The purpose of this quantitative causal-comparative study was to determine if differences in the TEI factors of first-year and final-year male and female students, enrolled in preparation programs of study for educational leadership in the southwestern United States, differed based on Program Time and Gender. Trait emotional intelligence (TEI) is a personality construct grounded in psychology that can be learned and improved. The two-tailed independent samples t-test was used to answer two research questions: “Are there statistically significant differences in the trait emotional intelligence (TEI) Well-Being, Self-Control, Emotionality, Sociability, and Global TEI factors based on Program Time (RQ1) and Gender (RQ2) for students enrolled in doctoral programs for educational leadership at a university in the southwestern United States? A sample of 223 doctoral students participated in the current research. The findings indicated that there were no statistically significant differences in the (TEI)Well-Being, Self-Control, Emotionality, Sociability, and Global TEI factors of doctoral students based on Program Time. There was a statistically significant difference in the TEI Well-Being factor based on Gender. There were no other statistically significant differences in the TEI factors based on Gender. The findings derived from this study contributed to the emerging research about the differences in the TEI of doctoral students enrolled in programs for educational leadership based on Program Time and Gender.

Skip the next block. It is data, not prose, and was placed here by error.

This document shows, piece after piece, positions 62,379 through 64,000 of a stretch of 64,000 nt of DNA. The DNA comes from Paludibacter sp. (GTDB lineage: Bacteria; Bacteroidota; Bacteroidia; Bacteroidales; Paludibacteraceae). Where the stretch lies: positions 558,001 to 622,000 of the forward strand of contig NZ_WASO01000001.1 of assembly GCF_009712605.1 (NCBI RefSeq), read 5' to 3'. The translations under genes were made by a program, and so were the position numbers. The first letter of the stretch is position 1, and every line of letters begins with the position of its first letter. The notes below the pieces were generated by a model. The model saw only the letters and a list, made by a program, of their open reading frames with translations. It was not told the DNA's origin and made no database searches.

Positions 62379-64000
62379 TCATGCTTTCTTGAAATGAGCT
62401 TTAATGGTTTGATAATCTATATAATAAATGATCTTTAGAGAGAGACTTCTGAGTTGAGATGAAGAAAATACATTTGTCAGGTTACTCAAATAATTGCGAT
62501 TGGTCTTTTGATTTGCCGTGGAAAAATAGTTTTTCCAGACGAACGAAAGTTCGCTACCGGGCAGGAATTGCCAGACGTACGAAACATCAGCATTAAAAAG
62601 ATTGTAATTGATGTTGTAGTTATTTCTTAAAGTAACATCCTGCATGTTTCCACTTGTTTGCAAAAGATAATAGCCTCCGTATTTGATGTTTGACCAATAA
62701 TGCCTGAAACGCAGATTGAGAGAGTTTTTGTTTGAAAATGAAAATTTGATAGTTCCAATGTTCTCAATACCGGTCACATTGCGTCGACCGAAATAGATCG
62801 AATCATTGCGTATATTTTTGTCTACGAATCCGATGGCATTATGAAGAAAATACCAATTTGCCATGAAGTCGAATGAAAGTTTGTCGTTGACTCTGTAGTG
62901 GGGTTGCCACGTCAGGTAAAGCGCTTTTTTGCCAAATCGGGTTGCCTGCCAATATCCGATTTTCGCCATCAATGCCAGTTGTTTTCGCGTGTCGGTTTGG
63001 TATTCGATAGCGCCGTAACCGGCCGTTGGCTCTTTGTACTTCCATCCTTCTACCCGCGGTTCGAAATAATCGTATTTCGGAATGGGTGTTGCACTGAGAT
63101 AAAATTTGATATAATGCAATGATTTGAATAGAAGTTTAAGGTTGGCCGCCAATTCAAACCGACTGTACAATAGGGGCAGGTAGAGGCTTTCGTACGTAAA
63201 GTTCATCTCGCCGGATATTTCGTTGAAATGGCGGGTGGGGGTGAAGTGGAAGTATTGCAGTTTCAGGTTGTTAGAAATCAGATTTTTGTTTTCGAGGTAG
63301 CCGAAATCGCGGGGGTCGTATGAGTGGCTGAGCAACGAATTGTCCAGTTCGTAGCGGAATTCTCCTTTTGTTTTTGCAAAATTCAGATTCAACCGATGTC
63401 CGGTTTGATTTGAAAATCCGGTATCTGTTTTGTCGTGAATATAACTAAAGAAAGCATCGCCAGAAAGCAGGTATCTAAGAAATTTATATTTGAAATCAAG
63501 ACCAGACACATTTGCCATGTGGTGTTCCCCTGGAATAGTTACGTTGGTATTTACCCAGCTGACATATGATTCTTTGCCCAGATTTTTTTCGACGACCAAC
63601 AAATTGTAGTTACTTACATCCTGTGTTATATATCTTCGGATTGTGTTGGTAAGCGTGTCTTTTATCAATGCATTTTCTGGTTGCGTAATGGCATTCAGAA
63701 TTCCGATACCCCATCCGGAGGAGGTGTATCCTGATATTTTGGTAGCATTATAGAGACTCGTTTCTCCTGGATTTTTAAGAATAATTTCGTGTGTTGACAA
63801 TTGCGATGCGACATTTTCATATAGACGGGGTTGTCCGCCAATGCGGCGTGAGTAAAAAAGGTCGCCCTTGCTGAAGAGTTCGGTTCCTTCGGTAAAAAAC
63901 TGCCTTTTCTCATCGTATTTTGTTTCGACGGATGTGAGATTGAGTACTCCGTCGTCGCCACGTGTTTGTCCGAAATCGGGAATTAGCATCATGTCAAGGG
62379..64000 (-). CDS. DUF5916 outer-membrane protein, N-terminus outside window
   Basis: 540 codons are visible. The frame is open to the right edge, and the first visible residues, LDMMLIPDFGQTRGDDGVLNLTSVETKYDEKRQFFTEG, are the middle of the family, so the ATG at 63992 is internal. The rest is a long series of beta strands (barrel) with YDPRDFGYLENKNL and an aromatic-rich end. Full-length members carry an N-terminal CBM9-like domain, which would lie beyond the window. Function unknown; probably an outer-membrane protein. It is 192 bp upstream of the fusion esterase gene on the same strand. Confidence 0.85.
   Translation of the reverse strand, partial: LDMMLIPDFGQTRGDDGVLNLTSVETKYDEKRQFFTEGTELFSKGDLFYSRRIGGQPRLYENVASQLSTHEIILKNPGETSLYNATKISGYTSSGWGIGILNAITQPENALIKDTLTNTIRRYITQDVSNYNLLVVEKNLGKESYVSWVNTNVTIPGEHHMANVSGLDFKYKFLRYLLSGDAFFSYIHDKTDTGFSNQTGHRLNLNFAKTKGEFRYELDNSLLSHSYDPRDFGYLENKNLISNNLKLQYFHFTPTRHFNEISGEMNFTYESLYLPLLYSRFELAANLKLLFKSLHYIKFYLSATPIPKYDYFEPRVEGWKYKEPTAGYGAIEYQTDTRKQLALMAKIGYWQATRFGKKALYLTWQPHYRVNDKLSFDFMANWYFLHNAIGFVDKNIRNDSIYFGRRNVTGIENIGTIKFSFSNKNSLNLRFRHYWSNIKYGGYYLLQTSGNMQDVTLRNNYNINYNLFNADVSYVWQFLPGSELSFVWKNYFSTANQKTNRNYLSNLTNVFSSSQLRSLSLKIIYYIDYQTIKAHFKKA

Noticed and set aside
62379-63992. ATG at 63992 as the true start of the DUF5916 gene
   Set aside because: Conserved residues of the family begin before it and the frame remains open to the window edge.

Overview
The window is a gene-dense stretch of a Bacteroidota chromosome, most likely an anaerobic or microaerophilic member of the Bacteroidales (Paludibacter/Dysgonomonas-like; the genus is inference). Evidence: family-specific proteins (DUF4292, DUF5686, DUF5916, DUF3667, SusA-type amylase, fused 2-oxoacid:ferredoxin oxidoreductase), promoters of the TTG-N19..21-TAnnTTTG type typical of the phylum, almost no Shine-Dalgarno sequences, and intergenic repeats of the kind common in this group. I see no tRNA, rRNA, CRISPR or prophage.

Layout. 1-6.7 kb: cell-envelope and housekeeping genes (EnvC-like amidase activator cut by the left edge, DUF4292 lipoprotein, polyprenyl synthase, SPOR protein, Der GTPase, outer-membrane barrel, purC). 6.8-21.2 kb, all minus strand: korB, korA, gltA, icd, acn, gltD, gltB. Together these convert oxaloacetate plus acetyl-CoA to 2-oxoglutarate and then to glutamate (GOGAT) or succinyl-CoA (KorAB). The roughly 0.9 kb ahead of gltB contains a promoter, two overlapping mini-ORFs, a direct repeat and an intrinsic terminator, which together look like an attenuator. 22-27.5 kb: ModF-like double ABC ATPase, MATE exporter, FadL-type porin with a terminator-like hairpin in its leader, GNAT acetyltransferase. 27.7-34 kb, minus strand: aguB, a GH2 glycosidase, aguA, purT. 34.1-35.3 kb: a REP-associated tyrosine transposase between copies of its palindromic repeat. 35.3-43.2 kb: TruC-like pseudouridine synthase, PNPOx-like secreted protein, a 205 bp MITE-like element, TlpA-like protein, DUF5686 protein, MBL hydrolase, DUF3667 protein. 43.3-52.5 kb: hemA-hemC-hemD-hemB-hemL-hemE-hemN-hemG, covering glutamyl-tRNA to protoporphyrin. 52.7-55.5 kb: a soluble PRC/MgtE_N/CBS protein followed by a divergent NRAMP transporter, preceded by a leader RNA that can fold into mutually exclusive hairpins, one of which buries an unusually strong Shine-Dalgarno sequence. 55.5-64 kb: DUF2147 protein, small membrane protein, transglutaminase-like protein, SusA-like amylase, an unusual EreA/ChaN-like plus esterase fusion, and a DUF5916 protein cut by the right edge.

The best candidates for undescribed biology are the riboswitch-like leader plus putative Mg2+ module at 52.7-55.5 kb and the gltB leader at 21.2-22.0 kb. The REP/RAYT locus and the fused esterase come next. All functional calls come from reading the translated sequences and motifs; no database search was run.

|Commitee:||Polk, Roselyn, Ward, Jason|
|School:||Grand Canyon University|
|Department:||College of Doctoral Studies|
|School Location:||United States -- Arizona|
|Source:||DAI-A 82/2(E), Dissertation Abstracts International|
|Subjects:||Educational leadership, Educational psychology, Higher education, Gender studies|
|Keywords:||Education reform, Emotional intelligence, Graduate education programs, Leadership preparation, Trail emotional intelligence|
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